If you like Southern rock, or “Southern Fried Rock” as the old K-Tel albums used to refer to it, there are a lot of chances for you to get your groove on to some classics as well as some new tunes this weekend beginning Thursday, Sept. 25, in southwest Virginia.
Doobie Brothers mini-reunion at the Rives Theatre
John Cowan, a vocalist and bass player, was part of the New Grass Revival in the late 1970s along with the legendary Sam Bush and Bela Fleck before joining The Doobie Brothers. Cowan will team up with two other members of The Doobie Brothers including John McFee on Thursday, Sept. 25, to support Cowan’s new solo album, “Sixty,” along with a former member of country crooner’s Vince Gill’s band. It’s a project that features dozens of special guests, including Leon Russell, Alison Krauss, Rodney Crowell, Bush and Huey Lewis, among others.
“It’s going to be an awesome night of music in uptown Martinsville,” says Dean Johnston, president of ART, a community nonprofit dedicated to promoting music, arts and education in Martinsville while utilizing the historic Rives Theatre as a space for community events and concerts. For more information, visit www.rivestheatre.com.
The Bo Deans, Atlanta Rhythm Section to play at the Harvester
The Bo Deans and Honor by August and boys from the Atlanta Rhythm Section are scheduled to hit the stage at the Harvester Performance Center in Rocky Mount, Va., on Friday, Sept. 26, and Saturday, Sept. 27, respectively.
Chart-topping songs like “Fadeaway”, “Only Love,” and “Dreams” won them Rolling Stone’s readers poll for Best New American Band in 1987. They were part of a small contingent of bands that inspired a new radio format known as Adult Alternative, Album Rock-Triple A. Their reputation for delivering a dynamic live show garnered support slots with U2, Bob Dylan, Paul Simon, Tom Petty, George Thorogood, The Pretenders, David Bowie, and appearances at Farm Aid, Summerfest, and ACL, among others.
On Saturday, the Atlanta Rhythm Section, which formed in 1970 after a group of studio musicians working on a Roy Orbison recording session decided to get together.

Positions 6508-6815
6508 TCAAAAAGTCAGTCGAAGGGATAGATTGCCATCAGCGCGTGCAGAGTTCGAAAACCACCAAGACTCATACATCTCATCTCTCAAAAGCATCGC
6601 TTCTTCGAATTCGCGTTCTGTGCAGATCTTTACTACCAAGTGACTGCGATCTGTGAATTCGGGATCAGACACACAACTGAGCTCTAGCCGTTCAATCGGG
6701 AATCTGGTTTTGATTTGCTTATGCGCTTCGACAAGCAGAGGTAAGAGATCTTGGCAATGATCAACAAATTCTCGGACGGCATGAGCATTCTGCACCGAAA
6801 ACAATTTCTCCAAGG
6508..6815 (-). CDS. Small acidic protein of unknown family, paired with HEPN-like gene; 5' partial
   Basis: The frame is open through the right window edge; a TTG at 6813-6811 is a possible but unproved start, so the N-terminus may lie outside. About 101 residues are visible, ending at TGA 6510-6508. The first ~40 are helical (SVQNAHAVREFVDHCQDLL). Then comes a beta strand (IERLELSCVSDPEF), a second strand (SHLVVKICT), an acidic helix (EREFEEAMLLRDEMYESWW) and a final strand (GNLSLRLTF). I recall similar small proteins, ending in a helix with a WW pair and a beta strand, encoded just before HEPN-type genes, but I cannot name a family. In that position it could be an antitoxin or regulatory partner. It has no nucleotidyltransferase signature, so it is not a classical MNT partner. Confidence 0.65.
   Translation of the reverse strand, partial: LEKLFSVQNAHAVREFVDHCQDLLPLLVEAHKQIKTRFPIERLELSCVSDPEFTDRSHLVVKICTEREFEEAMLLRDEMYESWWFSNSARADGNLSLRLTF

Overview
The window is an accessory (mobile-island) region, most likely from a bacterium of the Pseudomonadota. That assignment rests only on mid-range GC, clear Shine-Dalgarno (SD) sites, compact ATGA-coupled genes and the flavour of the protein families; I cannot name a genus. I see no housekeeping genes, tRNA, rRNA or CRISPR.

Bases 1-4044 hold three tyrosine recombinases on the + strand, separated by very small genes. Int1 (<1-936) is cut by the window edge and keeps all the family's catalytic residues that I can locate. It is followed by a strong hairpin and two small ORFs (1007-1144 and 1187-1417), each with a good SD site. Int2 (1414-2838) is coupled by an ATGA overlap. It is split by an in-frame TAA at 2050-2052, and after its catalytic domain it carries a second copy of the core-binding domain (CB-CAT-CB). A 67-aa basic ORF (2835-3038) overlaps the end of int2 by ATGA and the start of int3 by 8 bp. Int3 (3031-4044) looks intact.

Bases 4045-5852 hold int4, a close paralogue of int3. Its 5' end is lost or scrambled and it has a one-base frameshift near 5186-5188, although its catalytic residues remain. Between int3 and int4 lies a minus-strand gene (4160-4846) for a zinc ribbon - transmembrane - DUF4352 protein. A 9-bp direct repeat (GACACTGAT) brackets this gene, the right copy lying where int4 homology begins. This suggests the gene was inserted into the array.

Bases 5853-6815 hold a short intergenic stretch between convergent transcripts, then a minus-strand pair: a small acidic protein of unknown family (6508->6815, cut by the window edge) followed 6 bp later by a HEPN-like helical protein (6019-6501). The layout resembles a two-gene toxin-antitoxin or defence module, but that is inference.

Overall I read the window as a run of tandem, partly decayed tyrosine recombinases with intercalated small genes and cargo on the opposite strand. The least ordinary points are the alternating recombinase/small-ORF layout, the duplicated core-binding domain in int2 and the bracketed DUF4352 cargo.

According to the Harvester’s website, keyboardist Dean Daughtry and drummer Robert Nix had been members of Orbison’s backing group, the Candymen, and Daughtry and guitarist J.R. Cobb had been members of the Top 40 hitmakers Classics IV (“Spooky,” “Stormy,” “Traces”). Rounding out the original ARS lineup were vocalist Rodney Justo (replaced after the first album by Ronnie Hammond), guitarist Barry Bailey, and bassist Paul Goddard.
The group recorded two albums for Decca Records in 1972, neither of which made an impact, before signing to Polydor Records in 1974. Their first album for that company, Third Annual Pipe Dream, only reached number 74 in the U.S. The next two albums fared worse. Finally, in 1977, “So In To You” became the band’s breakthrough single, reaching the U.S. Top 10, and the album from which it came, A Rock And Roll Alternative, went gold. Their platinum followup album, Champagne Jam, broke into the Top 10 in 1978, together with the blockbuster single “Imaginary Lover” (“I’m Not Gonna Let It Bother Me Tonight” was another major hit from the same album). Nix left after that, replaced on drums by Roy Yeager. During this magical timeframe, ARS performed at the White House for President Jimmy Carter, another notable Georgia product.
For tickets and more information, visit the Harvester’s website.